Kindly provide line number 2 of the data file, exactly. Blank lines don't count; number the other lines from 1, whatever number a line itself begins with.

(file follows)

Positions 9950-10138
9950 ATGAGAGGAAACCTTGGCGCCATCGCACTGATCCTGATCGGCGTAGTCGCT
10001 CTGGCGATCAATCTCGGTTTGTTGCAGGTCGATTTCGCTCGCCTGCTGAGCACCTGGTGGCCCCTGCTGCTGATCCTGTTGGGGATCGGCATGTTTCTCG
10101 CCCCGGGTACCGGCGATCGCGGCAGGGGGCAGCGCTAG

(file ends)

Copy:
9950 ATGAGAGGAAACCTTGGCGCCATCGCACTGATCCTGATCGGCGTAGTCGCT